Film Photography is a One-man Sport
I have snubbed MarmotRidgeFoto.com for quite a few months. I found that taking the complete summer off to heal a broken leg dumped a lot of stuff on the back-burner, including this blog.
So let’s see if I can provide it just a bit of attention in 2020.
This month I shall describe my December adventure of photographing in Europe and the issues of film. Our adventure combined three weeks of touring various cities in Belgium, Germany, Luxembourg and Spain with Christmas at our daughter’s family. That means traveling in a party of four children, four adults and two vehicles. We did spread the adults around the cars.
How much film shooting did you do, Russ? Very little. One afternoon I borrowed a car and drove to some beautiful Belgian boat lifts dating to the late 19th century. Then one morning in Spain I caught sunrise over the city of Cordoba. Huh? That is all?
And the photos are still in the film backs, undeveloped.
What are these high hurdles to film?
First and foremost is that our 8-person team was all over the place. A single frame of film requires set-up a tripod, take light readings, set readings into the camera, focus on the subject, then release the shutter, break down the camera and tripod and store them carefully—just not going to happen with 10-year old twins and and 6-year old in the crowd. And the adults may put up with it a bit, but not for long.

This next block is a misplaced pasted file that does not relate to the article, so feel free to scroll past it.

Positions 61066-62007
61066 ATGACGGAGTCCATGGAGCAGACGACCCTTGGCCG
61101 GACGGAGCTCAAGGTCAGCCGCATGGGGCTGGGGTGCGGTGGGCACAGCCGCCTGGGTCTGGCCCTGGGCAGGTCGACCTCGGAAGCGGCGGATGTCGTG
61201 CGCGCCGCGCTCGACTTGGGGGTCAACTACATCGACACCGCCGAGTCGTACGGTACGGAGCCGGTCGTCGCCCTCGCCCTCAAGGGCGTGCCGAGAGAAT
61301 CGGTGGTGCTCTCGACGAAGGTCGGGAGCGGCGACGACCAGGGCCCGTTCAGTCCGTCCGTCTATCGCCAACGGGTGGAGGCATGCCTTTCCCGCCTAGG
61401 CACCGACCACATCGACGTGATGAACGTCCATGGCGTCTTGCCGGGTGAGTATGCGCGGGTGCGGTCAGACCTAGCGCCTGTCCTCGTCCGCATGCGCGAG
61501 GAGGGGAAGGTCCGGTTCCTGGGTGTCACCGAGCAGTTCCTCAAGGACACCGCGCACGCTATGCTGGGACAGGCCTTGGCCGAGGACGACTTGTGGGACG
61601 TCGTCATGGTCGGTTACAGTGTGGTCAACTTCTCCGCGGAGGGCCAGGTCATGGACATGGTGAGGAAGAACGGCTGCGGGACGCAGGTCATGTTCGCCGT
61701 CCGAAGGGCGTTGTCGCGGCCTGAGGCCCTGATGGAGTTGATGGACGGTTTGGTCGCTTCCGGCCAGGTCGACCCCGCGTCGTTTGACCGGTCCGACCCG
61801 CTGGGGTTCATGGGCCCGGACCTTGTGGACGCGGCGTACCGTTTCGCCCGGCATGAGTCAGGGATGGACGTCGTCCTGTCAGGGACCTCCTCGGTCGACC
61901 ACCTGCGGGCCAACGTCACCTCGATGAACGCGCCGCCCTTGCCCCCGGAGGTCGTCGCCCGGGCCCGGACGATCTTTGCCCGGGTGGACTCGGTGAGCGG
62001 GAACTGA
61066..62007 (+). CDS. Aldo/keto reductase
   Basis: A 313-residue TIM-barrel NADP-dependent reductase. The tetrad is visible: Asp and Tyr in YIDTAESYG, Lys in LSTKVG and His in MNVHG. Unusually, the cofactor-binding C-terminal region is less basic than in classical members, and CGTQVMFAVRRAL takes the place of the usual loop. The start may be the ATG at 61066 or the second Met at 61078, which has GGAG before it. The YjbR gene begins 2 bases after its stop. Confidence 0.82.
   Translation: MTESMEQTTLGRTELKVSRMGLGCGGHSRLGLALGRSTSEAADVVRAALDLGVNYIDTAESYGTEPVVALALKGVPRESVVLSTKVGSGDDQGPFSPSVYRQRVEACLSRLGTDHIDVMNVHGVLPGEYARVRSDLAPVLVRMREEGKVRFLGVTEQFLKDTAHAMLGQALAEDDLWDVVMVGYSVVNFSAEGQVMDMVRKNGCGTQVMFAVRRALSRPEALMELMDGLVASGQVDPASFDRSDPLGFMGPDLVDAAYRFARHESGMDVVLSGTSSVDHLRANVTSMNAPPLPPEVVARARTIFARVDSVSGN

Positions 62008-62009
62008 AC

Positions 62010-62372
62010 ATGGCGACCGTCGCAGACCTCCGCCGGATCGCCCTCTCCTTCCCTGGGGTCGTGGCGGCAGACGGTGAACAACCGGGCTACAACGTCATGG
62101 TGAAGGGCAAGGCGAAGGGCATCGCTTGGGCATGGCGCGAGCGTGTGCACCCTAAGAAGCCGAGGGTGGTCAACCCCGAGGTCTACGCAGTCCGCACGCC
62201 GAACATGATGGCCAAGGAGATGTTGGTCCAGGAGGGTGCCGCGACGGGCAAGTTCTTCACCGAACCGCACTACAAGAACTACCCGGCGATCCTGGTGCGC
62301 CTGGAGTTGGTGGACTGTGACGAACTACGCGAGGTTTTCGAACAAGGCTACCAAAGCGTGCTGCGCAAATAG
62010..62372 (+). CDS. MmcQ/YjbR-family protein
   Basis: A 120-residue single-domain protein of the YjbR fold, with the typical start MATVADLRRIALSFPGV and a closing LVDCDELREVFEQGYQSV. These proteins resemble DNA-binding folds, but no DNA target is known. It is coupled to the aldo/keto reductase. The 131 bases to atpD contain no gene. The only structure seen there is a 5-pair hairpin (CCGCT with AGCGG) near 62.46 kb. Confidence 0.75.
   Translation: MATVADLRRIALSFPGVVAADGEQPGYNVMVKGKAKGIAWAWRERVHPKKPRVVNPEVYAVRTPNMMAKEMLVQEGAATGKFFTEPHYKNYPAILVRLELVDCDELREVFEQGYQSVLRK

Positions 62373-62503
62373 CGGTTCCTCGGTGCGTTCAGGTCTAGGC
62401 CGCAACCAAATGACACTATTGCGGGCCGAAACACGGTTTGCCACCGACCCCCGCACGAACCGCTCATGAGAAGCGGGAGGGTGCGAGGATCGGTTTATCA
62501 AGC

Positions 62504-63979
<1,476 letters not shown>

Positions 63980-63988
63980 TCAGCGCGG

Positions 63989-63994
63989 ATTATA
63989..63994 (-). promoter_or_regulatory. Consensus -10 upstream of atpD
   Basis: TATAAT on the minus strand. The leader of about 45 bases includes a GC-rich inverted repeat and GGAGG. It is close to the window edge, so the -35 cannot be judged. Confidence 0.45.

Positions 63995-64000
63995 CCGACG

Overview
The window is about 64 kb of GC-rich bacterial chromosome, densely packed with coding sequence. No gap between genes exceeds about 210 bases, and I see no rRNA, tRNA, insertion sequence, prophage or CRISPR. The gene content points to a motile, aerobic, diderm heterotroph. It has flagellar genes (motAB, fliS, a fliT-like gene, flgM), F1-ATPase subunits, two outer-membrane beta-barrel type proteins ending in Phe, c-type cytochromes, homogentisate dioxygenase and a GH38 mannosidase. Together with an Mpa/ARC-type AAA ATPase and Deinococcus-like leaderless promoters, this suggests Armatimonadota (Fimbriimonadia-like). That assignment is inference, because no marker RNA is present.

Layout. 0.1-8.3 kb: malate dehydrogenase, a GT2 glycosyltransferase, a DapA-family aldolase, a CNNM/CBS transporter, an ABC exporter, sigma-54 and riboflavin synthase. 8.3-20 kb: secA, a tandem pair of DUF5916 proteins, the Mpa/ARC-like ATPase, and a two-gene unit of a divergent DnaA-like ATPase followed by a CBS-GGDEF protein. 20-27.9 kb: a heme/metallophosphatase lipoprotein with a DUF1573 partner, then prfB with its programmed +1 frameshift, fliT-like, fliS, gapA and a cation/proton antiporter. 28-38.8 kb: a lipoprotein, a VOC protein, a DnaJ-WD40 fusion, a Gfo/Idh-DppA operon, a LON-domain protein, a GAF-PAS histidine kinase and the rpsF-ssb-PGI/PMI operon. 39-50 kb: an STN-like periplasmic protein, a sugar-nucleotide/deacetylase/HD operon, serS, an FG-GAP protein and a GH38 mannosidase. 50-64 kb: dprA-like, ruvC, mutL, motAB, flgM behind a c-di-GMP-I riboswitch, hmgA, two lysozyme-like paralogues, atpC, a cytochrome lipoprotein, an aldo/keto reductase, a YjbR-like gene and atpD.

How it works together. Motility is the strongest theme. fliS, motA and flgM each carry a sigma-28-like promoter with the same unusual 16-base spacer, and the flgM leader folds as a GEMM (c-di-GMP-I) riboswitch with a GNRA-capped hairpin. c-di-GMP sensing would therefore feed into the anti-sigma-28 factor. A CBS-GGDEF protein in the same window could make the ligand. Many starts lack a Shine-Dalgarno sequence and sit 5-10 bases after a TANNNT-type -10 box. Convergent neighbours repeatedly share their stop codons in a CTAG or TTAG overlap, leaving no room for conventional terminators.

Second, but not as important is the size and weight of the gear. I hauled a 4.6 pound Hasselblad 6X6 with a 180mm lens, with an additional 135 mm lens, and some filters, and spare batteries for the motor drive. Two film backs are another pound each. On my own, I do not mind slinging backpacks
with that sort of weight. Our daughter loaned me a tripod so I did not have carry that on the plane. But, I stuffed the backpacks into boot of the car with luggage, and coats, and oranges (my son-in-law bought them by the side of the road—absolutely delicious in Spain). It was crowded.
Third, the photos I did shoot a month ago are still on rolls of 6X6 film. I need to finish off the roll. 4X5 sheet film has the advantage that I can develop it whenever; usually when I accumulate four sheets in order to be efficient with the chemicals.
You are going to see a few of my DSLR photos on the Marmot Ridge Foto site. I attempted to stay pure with the film, but alas, DSLR is too easy. In spite of all the chaos I did lug my full-frame Canon with 70-200mm zoom through the forts, cathedrals, chapels and castles. Ok, that backpack, with three lenses and a computer, was not exactly feather weight either. But the ingenuity and automation of a 5DmkIII makes possible photographing in a traveling horde.